After returning home, I embarked on an all-encompassing search for God. I studied the major world religions, Buddhism, Hinduism, Islam, Judaism, and Christianity. I figured that if God was real, then he would probably make himself known. I read C. S. Lewis’s Mere Christianity, the most logical expression of faith that I had encountered. All of a sudden, it struck me that running away from Christianity would require more faith than running toward it. I felt that the gospel offered the most compelling answers to life’s most important questions: Where does all of the good in the world come from? Where does all the evil in the world come from? How do I deal with personal guilt over the way I have lived my life?

   Eden Chen is Founder @fishermenlabs - Forbes 30 under 30 - advising businesses, building products, connecting people, fighting all forms of poverty, following Jesus. In 2014, Eden launched Fishermen Labs, a company specializing in app and website development, virtual reality and augmented reality for brands and startups. Clients include Sony, United Nations, HTC, Qualcomm, Quintiles, NFL and NBC.  Mr. Chen also founded Knife and Fox, a design studio for brands and startups.

I became CEO of the gloBible Bible app.

   GloBible is a Bible app that enables users to track a single word throughout the Bible using highlighted and color coded words for study and cross reference, The Christian Post previously reported. Users can write in margins, return to previous passages, and refer to footnotes and pop-up menus. The app has been downloaded over three million times worldwide.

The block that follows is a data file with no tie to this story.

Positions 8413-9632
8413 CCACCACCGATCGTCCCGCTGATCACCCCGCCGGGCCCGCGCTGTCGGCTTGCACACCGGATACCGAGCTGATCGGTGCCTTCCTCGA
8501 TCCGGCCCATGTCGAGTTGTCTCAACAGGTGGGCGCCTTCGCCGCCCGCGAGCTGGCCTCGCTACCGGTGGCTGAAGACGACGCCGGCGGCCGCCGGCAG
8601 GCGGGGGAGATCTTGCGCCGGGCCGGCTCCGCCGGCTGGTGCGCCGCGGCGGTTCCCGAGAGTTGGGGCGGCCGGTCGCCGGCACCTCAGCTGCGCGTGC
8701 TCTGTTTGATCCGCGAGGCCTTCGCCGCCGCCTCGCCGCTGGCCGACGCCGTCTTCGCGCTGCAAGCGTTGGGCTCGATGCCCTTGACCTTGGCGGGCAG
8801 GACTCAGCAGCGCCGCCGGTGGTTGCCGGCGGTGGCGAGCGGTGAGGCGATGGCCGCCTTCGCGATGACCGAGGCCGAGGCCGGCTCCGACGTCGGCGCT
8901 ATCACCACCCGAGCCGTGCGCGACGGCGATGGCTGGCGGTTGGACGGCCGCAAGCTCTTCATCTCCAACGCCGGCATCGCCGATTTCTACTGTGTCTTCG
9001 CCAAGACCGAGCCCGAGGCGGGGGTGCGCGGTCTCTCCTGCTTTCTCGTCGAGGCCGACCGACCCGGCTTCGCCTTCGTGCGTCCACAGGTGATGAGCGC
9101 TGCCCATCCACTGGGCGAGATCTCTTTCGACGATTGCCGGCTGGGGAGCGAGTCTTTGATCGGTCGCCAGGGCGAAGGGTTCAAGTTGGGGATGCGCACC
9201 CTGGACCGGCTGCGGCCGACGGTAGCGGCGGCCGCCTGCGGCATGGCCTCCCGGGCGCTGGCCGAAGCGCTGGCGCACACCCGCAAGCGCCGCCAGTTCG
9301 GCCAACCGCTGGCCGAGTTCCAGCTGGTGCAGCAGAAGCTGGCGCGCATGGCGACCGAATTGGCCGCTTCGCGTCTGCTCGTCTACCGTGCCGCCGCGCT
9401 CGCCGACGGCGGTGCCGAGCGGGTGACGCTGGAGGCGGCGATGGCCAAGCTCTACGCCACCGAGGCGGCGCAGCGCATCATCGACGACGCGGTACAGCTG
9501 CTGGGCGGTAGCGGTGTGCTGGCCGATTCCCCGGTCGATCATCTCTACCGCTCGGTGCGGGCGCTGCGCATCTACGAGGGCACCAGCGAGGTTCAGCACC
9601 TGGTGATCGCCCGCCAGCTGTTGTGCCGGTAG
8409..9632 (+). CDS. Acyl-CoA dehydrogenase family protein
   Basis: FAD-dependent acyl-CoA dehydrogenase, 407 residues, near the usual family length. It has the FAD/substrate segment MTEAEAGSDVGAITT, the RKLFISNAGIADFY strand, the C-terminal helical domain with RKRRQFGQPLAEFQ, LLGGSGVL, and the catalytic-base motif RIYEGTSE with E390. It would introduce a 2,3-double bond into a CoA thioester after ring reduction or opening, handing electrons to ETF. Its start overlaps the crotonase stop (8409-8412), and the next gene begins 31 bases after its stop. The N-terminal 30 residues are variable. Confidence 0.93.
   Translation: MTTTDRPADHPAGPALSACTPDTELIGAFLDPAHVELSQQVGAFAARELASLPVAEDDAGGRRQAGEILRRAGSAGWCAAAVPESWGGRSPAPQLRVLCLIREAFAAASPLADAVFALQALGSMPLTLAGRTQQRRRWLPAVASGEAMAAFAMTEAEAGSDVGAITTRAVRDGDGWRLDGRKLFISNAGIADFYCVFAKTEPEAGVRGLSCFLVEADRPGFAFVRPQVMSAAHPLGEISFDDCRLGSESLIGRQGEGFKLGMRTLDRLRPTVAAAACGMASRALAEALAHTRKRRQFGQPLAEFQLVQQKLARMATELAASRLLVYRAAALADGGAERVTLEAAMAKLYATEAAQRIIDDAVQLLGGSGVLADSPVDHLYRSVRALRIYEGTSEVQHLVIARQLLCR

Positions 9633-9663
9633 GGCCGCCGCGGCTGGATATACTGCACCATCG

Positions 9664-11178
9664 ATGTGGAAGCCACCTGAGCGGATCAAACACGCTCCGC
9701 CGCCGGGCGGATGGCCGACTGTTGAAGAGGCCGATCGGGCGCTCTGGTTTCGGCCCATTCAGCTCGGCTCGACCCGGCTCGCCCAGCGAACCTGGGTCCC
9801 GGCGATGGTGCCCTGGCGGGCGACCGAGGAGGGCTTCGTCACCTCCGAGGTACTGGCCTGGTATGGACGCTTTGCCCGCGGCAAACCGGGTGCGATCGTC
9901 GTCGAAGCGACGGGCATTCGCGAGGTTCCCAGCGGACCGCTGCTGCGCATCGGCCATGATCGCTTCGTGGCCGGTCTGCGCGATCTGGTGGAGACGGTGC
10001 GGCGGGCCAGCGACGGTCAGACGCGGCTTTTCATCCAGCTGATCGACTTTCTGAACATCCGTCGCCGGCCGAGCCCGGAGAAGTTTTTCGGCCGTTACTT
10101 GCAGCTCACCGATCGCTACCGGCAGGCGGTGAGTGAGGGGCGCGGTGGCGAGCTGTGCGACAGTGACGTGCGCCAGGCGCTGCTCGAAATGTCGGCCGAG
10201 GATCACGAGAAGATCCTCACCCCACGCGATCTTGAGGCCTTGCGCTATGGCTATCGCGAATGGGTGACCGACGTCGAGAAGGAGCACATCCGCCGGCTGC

Tracking single words throughout the Bible is just one of the app's major advantages. "Churches can create their own plans around a sermon series that they're on and even have their own set of branded themes," Chen told The Christian Post during a recent interview.

   Without having to create their own Bible app, "churches can get their congregation involved by having [for example] a branded Saddleback Bible, so they can go along with a reading plan that's part of their sermon series," he explained.

   Chen contrasted gloBible against the YouVersion Bible App, saying that his is more powerful and offers greater functionality.

   He told CP, "They (YouVersion) have so many translations (1,500 versions of the Bible in over 1,000 languages) that the easiest way for them to handle that (highlighting specific words) is to have users select an entire passage, versus just selecting words."

   "We (gloBible) thought that because you have the ability to highlight based off of color, there's no point in highlighting different colors if you can't highlight by word, because why would you highlight different passages (in the Bible) different colors? The whole point of the colors is so that (for example) you can highlight all the times that Jesus' name is mentioned. You highlight all of Jesus' name a certain color."

   GloBible works with contributing ministries, churches, publishers, and pastors, and connects verses with video, sermons, commentaries, virtual tours and study tools. According to its creators, gloBible is the first media Bible that acts as a central platform for all of these functions.

Eden Chen Hearing His Voice Testimony